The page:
What Other Items Do Customers Buy After Viewing This Item?

Customer Reviews

4.9 out of 5 stars
5 star
14
4 star
1
3 star
0
2 star
0
1 star
0
See all 15 customer reviews
Share your thoughts with other customers

Most Helpful Customer Reviews

13 of 14 people found the following review helpful By Rob L on 24 Jun. 2012
Format: Paperback
The Battle of the Somme, 1st July 1916 - entrenched in the minds of many thanks to various television programs and films as many thousands of men pointlessly going 'over the top' and walking slowly towards the German trenches and getting slaughtered by German machine guns. Whatever your views on the Battle of the Somme and as to whether it was a victory or defeat for the British (and French - who were also there in very large numbers), it cannot be denied that it was a victory for the British in the air. The Royal Flying Corps enjoyed aerial superiority which meant it was possible to conduct bombing raids behind enemy lines, disrupting lines of communication, transport links and killing the enemy before they got to the front line. Observation Patrols were able to operate in relative safety, spying on the German positions from above and able to direct artillery fire onto machine gun posts, large concentrations of troops, and especially artillery positions. Photography from the extremely stable BE2 aircraft meant accurate trench maps were able to be produced, and the men on the ground were able to know exactly what lay over the parapet and beyond the horizon. All of this was possible thanks to the new breed of aircraft that were entering service in 1916 to combat the Fokker Eindecker with it's forward firing machine gun, firing through the propeller arc thanks to interrupter gear.Read more ›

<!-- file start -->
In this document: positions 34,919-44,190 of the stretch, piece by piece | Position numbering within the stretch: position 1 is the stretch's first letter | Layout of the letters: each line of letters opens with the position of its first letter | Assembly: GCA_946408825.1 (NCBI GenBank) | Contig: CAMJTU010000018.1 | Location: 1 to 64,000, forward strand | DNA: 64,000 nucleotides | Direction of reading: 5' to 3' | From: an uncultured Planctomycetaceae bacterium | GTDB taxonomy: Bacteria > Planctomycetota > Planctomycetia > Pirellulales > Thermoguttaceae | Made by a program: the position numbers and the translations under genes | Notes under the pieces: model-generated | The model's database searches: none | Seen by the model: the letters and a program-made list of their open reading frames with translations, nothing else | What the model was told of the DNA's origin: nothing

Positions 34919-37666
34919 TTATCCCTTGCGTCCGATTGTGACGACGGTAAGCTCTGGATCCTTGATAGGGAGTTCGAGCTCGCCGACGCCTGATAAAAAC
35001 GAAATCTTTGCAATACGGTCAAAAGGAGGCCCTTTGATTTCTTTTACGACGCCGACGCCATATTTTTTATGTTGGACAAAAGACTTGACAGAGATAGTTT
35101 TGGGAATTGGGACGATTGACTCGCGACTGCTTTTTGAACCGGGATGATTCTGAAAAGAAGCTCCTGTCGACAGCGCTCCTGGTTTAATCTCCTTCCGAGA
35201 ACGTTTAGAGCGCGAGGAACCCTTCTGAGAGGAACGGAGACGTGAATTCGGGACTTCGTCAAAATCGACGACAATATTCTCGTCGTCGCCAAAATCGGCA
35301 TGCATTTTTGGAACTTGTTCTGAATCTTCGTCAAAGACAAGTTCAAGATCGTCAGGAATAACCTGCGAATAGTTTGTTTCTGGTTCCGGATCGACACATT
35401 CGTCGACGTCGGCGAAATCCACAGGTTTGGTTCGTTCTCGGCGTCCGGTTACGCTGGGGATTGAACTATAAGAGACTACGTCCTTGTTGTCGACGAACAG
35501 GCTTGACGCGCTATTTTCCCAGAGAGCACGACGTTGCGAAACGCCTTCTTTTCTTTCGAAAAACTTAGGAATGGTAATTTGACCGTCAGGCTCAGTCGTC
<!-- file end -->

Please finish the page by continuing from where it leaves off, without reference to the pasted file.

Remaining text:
Comment Was this review helpful to you? Yes No Sending feedback...
Thank you for your feedback. If this review is inappropriate, please let us know.
Sorry, we failed to record your vote. Please try again
1 of 1 people found the following review helpful By Alan Pearson on 23 July 2013
Format: Paperback Verified Purchase
I bought this book after reading Aces Falling and other books by this author. An excellent book, well researched with the usual combination of factual data interspersed with personal accounts. The cover shows an observer firing over the upper wing of an FE2b and there a couple of accounts of this in the book, made my feet sweat just reading it. Another excellent book by Peter Hart, well worth a read or two
Comment Was this review helpful to you? Yes No Sending feedback...